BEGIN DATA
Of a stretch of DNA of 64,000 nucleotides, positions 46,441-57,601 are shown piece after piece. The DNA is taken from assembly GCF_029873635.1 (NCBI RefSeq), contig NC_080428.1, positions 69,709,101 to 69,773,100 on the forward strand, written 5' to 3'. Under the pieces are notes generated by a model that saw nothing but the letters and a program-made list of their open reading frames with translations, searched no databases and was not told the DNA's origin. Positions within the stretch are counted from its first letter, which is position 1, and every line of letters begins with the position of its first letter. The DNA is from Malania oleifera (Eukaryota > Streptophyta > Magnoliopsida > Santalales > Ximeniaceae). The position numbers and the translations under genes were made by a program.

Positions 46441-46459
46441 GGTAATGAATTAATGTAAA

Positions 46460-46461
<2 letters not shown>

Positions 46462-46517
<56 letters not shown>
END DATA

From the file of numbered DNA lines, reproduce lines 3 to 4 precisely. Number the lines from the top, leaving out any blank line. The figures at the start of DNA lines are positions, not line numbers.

46441 GGTAATGAATTAATGTAAA

Positions 46460-46461